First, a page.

There are also challenges and barriers that limit the effectivity of cash assistance. As it is a multipurpose use, it does not seamlessly fit into a sector-based humanitarian system (with sectors like shelter, food, WASH). The results are more difficult to measure as people have the freedom to spend the cash or vouchers on anything they need. The recipients of the assistance are in the driver’s seat, which is positive, but it is challenging for aid workers to determine the results and impact. More research is therefore needed.
The Netherlands Red Cross contributes worldwide to the implementation and development of cash and voucher assistance; there is extensive cooperation with other Red Cross societies. For example, in Ethiopia the Netherlands Red Cross supports families who are impacted by the effects of conflict and drought through several cash programs. Some 26,000 vulnerable people who have been forced to flee, were injured or lost their livelihoods, benefit from these programmes. The challenge in Ethiopia is that in certain regions, people live semi-nomadic lives and are therefore more difficult to reach as they do not have a fixed place of residence or live far away from a bank. In Amhara, the violence erupted suddenly, people lost their IDs and as a result could not open or access their bank accounts.
On a regular basis, international experts come together to develop and enhance cash assistance. The data and digital initiative of the Netherlands Red Cross, 510, plays a key role herein. Specialized delegates from 510 are being deployed to areas where aid is needed, to support with digital systems, information management and data analysis. For example, during the COVID pandemic a large cash programme was launched on the Caribbean islands Aruba, Curacao and St. Maarten, where vouchers worth 46.8 million euro were distributed to people who lost their income as a result of the lockdowns or travel restrictions. 510 undertook an assessment to determine how fast and on which scale a cash program could be rolled out and consequently assisted with the implementation. In no time a voucher system was set up as it turned out that this system would be less dependent on the formal financial infrastructure, because banks would close during the pandemic. Due to the nature of the crisis – a virus pandemic where people were not supposed to be in direct contact with one another – and the possibilities of scaling up, a voucher system was the best fit to effectively help people in need. A success story.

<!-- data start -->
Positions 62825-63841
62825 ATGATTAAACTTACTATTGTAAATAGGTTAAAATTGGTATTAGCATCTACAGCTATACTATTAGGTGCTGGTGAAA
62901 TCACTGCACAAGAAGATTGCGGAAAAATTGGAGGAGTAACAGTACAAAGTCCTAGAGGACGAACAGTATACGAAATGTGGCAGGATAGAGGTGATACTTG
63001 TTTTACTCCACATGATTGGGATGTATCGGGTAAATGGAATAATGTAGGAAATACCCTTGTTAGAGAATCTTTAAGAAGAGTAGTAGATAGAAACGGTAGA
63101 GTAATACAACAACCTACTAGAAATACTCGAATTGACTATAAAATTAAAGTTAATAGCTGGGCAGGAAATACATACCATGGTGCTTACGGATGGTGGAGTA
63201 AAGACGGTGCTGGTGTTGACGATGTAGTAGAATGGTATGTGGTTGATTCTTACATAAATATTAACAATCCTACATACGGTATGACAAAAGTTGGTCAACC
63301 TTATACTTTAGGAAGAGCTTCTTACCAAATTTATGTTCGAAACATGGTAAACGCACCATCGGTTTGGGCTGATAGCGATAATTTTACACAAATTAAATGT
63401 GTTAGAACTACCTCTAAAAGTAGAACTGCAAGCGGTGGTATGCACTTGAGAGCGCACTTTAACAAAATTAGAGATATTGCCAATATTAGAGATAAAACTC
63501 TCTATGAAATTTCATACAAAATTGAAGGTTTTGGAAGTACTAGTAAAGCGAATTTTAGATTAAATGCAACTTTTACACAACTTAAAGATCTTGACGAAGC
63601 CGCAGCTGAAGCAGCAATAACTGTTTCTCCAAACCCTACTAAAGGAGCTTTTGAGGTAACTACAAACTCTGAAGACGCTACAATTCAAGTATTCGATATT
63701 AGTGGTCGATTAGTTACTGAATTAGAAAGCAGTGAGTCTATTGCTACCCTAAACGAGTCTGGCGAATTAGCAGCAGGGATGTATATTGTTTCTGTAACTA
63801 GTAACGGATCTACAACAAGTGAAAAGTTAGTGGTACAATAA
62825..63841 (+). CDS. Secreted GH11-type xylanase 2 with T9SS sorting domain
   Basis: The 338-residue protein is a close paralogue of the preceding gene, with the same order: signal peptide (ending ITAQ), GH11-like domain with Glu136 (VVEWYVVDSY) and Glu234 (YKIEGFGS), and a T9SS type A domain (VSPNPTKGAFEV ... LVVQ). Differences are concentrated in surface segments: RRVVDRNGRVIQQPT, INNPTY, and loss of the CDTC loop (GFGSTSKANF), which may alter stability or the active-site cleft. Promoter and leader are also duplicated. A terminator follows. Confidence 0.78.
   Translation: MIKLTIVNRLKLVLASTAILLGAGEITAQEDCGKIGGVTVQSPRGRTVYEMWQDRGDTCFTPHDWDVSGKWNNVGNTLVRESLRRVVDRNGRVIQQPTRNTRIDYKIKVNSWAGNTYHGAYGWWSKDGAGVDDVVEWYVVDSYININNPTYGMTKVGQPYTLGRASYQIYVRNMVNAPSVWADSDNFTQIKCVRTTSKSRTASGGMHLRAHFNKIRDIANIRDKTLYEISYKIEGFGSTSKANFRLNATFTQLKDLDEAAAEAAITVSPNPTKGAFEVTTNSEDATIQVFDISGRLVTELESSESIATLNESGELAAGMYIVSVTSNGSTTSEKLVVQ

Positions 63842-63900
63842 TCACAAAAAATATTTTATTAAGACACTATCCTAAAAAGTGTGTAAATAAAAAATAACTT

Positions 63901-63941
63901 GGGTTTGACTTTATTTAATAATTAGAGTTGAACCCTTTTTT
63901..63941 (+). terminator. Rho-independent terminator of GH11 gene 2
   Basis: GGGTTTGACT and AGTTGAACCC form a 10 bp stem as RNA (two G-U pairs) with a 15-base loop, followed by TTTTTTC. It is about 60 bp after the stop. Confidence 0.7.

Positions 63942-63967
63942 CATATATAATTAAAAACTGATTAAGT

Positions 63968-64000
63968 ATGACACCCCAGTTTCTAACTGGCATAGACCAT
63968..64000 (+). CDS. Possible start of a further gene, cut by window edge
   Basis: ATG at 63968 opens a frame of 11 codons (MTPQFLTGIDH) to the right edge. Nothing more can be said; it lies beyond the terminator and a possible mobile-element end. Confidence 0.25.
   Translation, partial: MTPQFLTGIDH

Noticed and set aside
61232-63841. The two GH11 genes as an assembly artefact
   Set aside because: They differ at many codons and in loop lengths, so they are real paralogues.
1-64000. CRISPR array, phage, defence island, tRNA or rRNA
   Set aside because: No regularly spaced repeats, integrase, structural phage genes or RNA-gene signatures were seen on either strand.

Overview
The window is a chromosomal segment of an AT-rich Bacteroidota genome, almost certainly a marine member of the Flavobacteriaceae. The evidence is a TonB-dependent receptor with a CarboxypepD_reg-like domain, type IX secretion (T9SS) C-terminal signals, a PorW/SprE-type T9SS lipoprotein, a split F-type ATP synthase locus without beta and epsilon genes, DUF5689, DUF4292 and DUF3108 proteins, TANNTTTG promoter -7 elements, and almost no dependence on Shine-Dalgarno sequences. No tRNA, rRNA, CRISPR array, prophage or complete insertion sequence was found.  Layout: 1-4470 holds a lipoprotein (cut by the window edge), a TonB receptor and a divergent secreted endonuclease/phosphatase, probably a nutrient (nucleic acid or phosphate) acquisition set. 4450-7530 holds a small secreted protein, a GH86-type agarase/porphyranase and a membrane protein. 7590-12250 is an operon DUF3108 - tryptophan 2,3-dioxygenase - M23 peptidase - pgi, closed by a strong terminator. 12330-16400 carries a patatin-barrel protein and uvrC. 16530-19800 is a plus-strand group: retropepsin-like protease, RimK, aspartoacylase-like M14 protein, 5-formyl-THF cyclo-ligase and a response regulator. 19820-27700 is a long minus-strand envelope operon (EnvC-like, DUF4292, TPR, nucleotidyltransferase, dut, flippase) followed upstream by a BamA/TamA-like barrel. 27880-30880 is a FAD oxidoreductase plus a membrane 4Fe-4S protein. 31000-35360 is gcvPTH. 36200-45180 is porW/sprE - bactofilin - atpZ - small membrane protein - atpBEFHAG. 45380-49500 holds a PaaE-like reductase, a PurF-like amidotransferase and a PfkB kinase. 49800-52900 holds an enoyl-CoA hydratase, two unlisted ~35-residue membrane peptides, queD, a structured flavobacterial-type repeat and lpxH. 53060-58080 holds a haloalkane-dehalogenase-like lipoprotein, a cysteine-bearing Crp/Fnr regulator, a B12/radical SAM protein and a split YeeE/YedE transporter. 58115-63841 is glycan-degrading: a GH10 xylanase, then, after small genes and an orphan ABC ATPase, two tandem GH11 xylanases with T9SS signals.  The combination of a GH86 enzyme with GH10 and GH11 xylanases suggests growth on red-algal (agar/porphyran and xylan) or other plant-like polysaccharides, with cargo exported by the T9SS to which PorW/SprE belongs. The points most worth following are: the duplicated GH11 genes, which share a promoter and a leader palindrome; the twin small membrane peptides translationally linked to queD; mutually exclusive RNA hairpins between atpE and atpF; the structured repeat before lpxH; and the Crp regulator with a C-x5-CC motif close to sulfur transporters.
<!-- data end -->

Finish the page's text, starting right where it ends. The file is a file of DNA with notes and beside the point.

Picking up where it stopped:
Another impressive example of cash assistance is the 121 platform, a digital portal developed by 510 that offers software products aiming to make the provision of cash assistance faster, safer and easier for both affected people and aid workers. It is an open source product that has been designed in collaboration with cash recipients, including different apps for registration, validation, monitoring and managing cash and voucher assistance. Data protection, accessibility and accountability are central to this portal.
Currently, in the Ukraine and neighboring countries we are working around the clock to provide financial support to 360,000 people. 510 supports these activities with information management, digital registration of beneficiaries, data analyses, improving processes and digital communication with recipients of aid. In addition, there is a long-term plan for cash interventions – for 24 months – in order for a transition to recovery. Within the Red Cross Movement and in close cooperation with local and international partners we work towards a more integrated cash system. So that people in need are being assisted the best way possible; restoring a degree of choice and dignity when they need it most.